A federal judge ruled Friday that Minnesota’s carry permit age restriction is unconstitutional.
“The court declares that Minn. Stat. §624.714, subd. 2(b)(2)’s requirement that a person must be at least 21 years of age to receive a permit to publicly carry a handgun in Minnesota violates the rights of individuals 18–20 years old to keep and bear arms protected by the Second and Fourteenth Amendments,” judge Katherine Menendez from U.S. District Court for the District of Minnesota wrote in the ruling.
Minnesota added an age restriction for the carry permit in 2003 to ask applicants to be “at least 21 years old and a citizen or a permanent resident of the United States.”
Three Minnesota residents between the ages of 18 and 20 sued John Harrington, commissioner of the Minnesota Department of Public Safety, and three sheriffs and asked the judge to enjoin the age restriction.
Three gun rights advocacy groups, Minnesota Gun Owners Caucus, Second Amendment Foundation, and Firearms Policy Coalition, Inc., joined the lawsuit.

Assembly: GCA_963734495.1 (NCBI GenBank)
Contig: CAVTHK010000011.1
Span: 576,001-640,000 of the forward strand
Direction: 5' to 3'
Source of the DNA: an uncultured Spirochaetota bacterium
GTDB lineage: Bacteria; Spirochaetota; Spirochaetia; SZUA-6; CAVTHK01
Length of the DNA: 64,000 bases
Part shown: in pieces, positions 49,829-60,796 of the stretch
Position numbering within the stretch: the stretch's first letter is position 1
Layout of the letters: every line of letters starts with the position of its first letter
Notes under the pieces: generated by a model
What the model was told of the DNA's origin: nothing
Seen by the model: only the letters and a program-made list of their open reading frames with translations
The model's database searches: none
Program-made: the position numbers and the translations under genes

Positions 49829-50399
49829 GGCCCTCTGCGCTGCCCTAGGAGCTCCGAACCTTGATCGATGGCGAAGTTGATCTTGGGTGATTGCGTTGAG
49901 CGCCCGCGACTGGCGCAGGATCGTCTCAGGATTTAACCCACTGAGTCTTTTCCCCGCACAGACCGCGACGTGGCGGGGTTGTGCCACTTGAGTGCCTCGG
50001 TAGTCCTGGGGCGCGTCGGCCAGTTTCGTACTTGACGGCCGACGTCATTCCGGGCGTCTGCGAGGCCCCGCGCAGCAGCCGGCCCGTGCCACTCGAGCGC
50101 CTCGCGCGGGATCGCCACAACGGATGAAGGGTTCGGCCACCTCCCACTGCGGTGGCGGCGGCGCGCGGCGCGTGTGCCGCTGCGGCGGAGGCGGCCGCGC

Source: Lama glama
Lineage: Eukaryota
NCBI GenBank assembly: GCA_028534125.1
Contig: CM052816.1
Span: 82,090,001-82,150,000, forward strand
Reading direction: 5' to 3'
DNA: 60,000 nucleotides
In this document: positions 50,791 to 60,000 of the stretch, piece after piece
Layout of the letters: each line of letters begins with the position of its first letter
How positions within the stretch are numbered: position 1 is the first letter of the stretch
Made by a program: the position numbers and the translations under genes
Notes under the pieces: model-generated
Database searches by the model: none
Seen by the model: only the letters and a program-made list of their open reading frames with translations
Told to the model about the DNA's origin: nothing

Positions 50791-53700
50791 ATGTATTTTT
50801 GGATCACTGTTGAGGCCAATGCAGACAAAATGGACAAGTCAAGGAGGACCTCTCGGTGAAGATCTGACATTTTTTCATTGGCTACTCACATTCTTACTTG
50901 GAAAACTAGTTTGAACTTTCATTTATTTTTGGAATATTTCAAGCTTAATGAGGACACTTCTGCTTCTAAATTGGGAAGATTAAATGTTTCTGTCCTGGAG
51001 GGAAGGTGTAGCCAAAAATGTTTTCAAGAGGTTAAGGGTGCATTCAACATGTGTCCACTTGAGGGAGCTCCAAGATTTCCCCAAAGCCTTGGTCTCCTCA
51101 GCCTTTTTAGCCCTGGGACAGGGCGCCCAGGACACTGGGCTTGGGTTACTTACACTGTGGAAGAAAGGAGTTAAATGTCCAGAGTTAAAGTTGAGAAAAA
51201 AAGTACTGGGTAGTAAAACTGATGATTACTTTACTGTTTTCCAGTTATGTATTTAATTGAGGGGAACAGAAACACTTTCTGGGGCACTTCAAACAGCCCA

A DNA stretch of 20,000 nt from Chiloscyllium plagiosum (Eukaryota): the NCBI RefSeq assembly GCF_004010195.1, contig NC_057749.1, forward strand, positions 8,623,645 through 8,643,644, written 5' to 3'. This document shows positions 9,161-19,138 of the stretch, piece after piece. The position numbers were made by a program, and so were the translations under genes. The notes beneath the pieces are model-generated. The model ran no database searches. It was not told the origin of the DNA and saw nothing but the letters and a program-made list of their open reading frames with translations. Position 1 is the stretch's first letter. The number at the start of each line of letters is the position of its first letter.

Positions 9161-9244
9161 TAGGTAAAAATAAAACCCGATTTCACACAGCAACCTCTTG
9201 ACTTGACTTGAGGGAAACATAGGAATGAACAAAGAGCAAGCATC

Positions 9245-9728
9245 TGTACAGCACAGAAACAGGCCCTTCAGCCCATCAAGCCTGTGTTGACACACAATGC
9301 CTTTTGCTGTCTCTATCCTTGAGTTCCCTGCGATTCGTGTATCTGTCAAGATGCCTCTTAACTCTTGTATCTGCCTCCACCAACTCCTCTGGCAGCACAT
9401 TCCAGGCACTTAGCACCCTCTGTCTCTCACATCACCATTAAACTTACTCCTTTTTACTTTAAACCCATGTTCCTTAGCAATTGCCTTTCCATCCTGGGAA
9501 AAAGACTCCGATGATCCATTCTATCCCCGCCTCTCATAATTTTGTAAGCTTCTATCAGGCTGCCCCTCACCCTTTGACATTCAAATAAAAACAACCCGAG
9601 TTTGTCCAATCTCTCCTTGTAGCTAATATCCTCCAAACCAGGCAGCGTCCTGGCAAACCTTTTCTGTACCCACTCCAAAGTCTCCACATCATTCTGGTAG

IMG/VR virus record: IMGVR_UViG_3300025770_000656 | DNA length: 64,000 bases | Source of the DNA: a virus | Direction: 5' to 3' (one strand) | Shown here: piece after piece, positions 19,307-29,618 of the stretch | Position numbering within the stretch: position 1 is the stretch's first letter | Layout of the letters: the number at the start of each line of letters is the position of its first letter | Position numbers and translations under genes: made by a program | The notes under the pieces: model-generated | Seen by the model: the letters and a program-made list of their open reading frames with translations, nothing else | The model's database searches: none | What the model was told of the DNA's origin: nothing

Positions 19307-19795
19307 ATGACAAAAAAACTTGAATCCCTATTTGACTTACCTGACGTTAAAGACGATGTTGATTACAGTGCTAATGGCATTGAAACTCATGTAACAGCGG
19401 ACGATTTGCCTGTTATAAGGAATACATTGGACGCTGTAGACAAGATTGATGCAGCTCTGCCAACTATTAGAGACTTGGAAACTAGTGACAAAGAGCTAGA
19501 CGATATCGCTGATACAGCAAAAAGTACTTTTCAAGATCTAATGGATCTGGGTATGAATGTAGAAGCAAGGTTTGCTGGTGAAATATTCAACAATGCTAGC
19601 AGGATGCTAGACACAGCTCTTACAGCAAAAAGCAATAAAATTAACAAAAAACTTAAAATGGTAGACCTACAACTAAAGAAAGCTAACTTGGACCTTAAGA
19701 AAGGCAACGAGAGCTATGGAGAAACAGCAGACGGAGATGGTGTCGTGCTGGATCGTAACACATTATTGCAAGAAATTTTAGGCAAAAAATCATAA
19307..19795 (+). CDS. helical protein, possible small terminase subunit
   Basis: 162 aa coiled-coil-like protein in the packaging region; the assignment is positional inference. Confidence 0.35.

The Minnesota Gun Owners Caucus declared victory after the ruling.
“This is a resounding victory for 18-20-year-old adults who wish to exercise their constitutional right to bear arms,” Minnesota Gun Owners Caucus Chair Bryan Strawser said in a statement.
The Epoch Times reached out to Minnesota Gov. Tim Walz’s office for comment.
Aftereffects of Supreme Court’s Bruen Decision
The plaintiffs argued in their lawsuit that the age minimum violated the Second Amendment because 18- to 20-year-olds were permitted to possess guns at the time of the United States’ founding.
Their case was bolstered last June when the U.S. Supreme Court ruled for the first time, in New York State Rifle and Pistol Association v. Bruen, that the Second Amendment protects an individual’s right to carry a handgun in public for self-defense. The court also found that any limits on gun rights must be in line with the nation’s historical tradition of gun regulation.
By Allen Zhong